What Ductwork Is Made Of
A variety of materials can be used for ductwork manufacture, which includes the following:
Galvanized steel is one of the most common materials used for ductwork.
The metal contains a zinc coating that prevents it from rusting, avoiding costly painting expenses.
The ducts are fixated with the help of fiberglass blankets or duct wrap on the outside.
If applicable, they can be lined with a double-walled duct.
The ductwork manufactured with aluminum is light and easily installed.
If it is required for your system, you can get the ducts custom-made in the shop or at the worksite.
However, aluminum ducts are not too popular compared to galvanized steel.
The fiberglass ducts provide a higher level of in-built insulation.
Its inner side can soak up sound, so the operations of a cooling or heating system will be quieter.
Flexible ductwork is made of metal wire coil covered with flexible plastic to form a tube.
These can be configured in many ways, making these a perfect attachment to the vents supplying air to the inflexible ducts.
Is Ductwork Still in Use?
Previously, traditional heating and cooling ductwork systems were superior in the home ventilation area.
However, now they are facing some major challenges for the first time.
Split-system ACs and heat pumps use zoning strategies to make buildings more energy-efficient.
Plus, these systems don’t use standard ductwork either.
At the moment, the HVAC industry focuses greatly on ductless heat pumps and air conditioning.
So before undertaking a construction project, consult an expert to find out if these systems are advisable for your building.
Ductless systems will require some additional steps to ensure adequate ventilation of your house or office.
Further, enhanced ventilation can become a problem for those who replace their windows or insulation.
Usually, this issue doesn’t require extensive repair, but the HVAC expert will have to evaluate it to handle it properly.
Minor alterations in your ductwork system can greatly improve the comfort and energy efficiency of your house or office.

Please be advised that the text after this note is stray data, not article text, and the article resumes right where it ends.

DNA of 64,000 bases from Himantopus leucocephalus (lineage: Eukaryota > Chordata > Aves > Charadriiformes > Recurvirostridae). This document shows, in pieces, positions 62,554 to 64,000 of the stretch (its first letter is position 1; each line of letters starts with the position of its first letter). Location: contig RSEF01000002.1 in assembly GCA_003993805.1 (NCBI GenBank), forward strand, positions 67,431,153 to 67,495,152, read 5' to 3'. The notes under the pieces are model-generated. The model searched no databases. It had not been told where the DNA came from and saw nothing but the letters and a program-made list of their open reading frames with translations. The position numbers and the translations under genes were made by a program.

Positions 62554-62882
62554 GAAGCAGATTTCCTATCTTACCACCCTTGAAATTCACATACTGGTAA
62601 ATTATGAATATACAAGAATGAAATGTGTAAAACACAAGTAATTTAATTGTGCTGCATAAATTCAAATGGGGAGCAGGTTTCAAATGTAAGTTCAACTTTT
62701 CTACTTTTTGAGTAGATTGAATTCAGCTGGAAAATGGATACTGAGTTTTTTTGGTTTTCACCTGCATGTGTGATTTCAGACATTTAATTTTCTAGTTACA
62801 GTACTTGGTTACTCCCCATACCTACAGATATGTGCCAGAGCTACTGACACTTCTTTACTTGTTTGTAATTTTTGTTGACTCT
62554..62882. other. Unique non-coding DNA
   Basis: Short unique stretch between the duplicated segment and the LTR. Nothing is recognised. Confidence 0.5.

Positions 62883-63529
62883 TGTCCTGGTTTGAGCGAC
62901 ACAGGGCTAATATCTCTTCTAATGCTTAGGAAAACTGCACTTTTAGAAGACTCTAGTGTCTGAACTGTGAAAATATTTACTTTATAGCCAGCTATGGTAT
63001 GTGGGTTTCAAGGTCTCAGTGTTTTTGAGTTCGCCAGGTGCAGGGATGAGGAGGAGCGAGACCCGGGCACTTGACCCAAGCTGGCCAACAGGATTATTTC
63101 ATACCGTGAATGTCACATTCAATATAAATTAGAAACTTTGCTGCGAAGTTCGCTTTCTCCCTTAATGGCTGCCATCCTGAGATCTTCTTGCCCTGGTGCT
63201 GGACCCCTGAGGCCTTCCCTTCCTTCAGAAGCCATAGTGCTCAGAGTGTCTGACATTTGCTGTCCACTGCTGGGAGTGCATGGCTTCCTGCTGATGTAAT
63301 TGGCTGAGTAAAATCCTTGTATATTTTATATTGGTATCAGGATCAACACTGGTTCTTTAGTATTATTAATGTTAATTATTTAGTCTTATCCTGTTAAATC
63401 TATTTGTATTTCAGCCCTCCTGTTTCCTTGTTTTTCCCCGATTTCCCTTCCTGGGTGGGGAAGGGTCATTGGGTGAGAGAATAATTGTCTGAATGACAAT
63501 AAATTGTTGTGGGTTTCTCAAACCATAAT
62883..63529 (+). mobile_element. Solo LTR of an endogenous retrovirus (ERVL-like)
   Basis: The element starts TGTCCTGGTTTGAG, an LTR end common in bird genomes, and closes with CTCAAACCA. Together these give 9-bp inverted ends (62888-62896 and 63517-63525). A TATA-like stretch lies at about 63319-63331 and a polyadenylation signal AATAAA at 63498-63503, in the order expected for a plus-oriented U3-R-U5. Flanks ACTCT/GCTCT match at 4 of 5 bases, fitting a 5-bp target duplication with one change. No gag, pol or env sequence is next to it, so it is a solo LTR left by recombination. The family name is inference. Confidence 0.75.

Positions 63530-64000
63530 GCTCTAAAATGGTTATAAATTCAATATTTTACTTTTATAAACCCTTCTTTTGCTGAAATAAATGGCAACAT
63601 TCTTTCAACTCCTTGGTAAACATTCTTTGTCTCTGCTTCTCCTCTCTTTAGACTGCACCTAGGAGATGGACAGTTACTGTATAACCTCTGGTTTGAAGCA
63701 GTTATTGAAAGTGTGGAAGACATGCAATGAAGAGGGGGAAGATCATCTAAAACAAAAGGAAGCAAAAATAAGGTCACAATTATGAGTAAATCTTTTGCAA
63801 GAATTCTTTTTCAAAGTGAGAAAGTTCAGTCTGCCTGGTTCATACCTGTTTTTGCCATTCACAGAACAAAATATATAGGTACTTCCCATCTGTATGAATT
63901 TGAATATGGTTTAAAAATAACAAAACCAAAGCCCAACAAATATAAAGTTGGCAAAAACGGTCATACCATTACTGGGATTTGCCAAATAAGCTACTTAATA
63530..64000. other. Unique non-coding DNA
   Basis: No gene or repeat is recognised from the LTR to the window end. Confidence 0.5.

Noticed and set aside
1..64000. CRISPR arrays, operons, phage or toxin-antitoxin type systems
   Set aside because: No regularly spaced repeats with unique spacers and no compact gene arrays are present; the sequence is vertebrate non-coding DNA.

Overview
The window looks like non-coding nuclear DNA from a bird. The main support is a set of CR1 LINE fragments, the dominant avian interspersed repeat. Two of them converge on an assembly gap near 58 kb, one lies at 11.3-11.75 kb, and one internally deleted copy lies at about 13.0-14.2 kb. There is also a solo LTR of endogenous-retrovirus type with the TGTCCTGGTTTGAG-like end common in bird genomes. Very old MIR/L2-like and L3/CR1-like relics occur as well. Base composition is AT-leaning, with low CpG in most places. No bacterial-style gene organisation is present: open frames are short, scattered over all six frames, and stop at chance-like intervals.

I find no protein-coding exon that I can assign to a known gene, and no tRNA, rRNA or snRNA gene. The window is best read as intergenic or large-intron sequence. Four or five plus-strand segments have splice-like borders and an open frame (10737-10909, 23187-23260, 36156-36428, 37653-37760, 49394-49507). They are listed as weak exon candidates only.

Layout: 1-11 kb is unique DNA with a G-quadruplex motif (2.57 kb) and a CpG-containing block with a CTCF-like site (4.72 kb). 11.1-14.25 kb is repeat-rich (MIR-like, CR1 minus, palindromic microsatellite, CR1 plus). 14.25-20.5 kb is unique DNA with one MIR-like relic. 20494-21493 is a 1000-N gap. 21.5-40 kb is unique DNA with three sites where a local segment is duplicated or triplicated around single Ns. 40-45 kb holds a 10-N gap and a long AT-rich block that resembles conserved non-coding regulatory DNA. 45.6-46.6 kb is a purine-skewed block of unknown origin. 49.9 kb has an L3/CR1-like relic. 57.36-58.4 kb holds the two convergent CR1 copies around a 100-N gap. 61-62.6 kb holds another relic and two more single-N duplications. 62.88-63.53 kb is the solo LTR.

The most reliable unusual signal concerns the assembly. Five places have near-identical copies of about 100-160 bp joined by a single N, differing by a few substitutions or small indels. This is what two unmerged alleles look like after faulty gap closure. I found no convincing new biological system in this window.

Proper Ductwork System Installation Is Key
A properly-installed ductwork system is a key to comfort in your home.
It controls the temperature of the entire house efficiently.
The poorly installed system, on the other hand, can raise several problems.
Here are two examples of a poorly installed ductwork system:
- Junctures between the duct components are sealed up with aluminum tape
- The ductwork itself is insulated from crawl floors or attics
Unless these two are dealt with properly, air leakage can appear soon in your system.
As such, the system loses its efficiency and lowers air quality.
It can also cause a breakdown of the AC or heating systems and may lead to heavy expenses.
The size of the ductwork system is another significant factor to take into account during the installation.
The ductwork and the size of the heater or air conditioner should match to ensure performance efficiency.
The ductwork installers should match the duct system and your HVAC equipment perfectly.
The experts also adjust the duct systems for better comfort, durability, and efficiency.
This process is called balancing.
It includes the adjustment of the dampers in the duct to flow the right amount of air to every room.
Reasons to Keep Ductwork Clean
It’s important to ensure the air quality in your house or office.
Keeping the air clean from dust, pollen, allergens, etc. includes more than timely air filter change.
These pollutants can accumulate in your ducts, so regular cleaning is a necessity to…
- Keep the premises clean
- Help improve the health of the occupants
Here are a few reasons for keeping the ducts clean:
Mold can be extremely harmful to your health, causing allergies or asthma.
If you smell an odor resembling dirty socks, it’s a sign that there’s mold in your HVAC system.
Dust and other pollutants can clog the ducts.
It can lower the efficiency of your HVAC system, leading to some health concerns.
With clogged air ducts, maintaining the right temperature on the premises can become harder.
As a result, your system will be inefficient, and the utility bills will be higher.